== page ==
DB reply definition 200 words each DUE 3/7/13

To complete your replies:


1.    Read the below postings of your peers and the articles which are referenced (This is why it is imperative that the articles be accessible via working URL links). Expect to spend some time each day reviewing all threads and replies, even those in which you are not involved.

2.    Write at least 200 words to 3 or more classmates’ threads. You should expect to answer questions posed within each discussion thread. Student interaction is key to success in this course.

Tocomplete your replies:

1. Read the below postings of your peers and the articles which are referenced (This is why it is imperative that the articles be accessible via working URL links). Expect to spend some time each day reviewing all threads and replies, even those in which you are not involved.

2. Write at least 200 words to 3 or more classmates’ threads. You should expect to answer questions posed within each discussion thread. Student interaction is key to success in this course.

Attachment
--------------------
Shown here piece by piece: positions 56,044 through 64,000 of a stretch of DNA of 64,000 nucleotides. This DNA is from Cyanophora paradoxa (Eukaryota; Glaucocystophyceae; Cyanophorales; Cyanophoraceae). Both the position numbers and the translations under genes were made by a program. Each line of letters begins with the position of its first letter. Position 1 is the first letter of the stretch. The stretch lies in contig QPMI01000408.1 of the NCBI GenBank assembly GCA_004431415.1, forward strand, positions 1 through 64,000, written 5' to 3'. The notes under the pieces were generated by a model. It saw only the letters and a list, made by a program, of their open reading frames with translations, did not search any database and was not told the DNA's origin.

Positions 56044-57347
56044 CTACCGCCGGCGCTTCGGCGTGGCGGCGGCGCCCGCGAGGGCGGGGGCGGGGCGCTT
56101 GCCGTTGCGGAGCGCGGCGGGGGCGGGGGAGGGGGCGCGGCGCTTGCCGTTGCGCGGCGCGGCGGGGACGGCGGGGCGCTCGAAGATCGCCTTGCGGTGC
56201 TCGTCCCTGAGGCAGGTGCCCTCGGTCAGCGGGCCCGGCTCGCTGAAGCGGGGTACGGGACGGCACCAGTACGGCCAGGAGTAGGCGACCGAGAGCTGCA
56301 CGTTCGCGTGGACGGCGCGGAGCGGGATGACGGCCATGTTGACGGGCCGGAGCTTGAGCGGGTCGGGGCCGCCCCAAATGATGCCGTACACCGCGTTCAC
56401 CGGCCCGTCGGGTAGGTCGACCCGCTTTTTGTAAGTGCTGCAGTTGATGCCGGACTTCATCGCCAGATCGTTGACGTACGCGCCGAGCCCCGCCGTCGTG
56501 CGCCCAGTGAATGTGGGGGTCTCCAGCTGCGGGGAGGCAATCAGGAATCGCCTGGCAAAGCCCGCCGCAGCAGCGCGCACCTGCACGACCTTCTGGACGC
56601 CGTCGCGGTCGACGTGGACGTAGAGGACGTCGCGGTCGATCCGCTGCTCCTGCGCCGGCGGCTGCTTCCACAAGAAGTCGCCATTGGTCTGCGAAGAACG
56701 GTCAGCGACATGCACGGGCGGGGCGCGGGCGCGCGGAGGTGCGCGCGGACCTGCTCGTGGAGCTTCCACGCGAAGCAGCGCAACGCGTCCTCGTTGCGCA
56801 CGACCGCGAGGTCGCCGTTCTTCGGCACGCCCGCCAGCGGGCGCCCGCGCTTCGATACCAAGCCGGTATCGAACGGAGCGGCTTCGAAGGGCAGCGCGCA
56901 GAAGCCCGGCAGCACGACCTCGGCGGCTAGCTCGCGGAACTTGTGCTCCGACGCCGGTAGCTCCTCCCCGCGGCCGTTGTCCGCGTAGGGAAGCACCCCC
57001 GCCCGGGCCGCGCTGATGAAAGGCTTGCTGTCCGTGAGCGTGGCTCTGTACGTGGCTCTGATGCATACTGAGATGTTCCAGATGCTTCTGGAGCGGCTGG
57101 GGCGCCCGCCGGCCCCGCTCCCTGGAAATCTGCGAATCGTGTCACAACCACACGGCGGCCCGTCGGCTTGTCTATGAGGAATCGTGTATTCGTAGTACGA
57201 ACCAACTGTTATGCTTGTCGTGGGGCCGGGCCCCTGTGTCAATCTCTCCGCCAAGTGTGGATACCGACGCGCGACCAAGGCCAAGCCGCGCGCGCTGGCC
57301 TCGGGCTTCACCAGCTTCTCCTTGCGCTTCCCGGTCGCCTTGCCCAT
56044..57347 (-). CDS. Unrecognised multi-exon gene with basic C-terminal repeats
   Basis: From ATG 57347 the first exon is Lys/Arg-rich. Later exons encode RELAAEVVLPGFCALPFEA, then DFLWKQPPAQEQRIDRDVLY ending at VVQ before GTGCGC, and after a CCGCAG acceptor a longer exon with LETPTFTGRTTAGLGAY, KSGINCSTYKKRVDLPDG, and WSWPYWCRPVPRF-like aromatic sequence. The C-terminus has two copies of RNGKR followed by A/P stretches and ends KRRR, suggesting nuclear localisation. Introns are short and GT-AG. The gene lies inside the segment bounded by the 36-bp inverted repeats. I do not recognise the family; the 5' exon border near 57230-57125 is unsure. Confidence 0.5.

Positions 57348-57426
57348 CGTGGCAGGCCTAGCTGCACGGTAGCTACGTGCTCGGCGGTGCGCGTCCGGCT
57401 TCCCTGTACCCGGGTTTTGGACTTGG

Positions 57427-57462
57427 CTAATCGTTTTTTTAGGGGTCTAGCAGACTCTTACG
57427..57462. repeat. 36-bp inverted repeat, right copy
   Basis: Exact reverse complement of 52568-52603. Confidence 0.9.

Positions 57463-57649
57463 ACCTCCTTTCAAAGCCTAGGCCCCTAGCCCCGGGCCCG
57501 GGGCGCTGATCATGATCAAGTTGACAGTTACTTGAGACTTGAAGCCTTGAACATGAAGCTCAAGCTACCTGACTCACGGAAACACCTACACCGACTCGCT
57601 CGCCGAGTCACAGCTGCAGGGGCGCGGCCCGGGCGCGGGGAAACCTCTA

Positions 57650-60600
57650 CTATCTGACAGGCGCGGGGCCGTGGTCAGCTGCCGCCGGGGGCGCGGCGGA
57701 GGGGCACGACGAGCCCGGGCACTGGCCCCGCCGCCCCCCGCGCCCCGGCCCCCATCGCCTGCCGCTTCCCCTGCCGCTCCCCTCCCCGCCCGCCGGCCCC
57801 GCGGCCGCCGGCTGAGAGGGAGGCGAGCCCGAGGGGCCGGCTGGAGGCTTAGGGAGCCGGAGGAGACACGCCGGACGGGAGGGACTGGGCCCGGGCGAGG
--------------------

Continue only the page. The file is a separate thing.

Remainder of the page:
Adaptive Culture

Definition: Organizational Behavior states, “Adaptive culture is an organizational culture in which employees are receptive to change, including the ongoing alignment of the organization to its environment and continuous improvement of internal processes” (McShane & Von Glinow, 2008, p. 414).
Summary: The article entitled “Leading to an Adaptive Culture”, written by Dr. Eric Romero, both defines adaptive culture and confronts the issue of how it may affect an entire workplace. Dr. Romero explains how an adaptive culture values change as an opportunity for improvement. Throughout his article he confronts the issue of having an adaptive culture over a bureaucratic one. Bureaucratic cultures dictate what employees can do or think while an adaptive culture embraces change and creativity. Having an open-mind in business is crucial when the world around us is changing so rapidly. Applying an adaptive culture to the workplace is the only way a business can maintain its standing in today’s fast pace culture.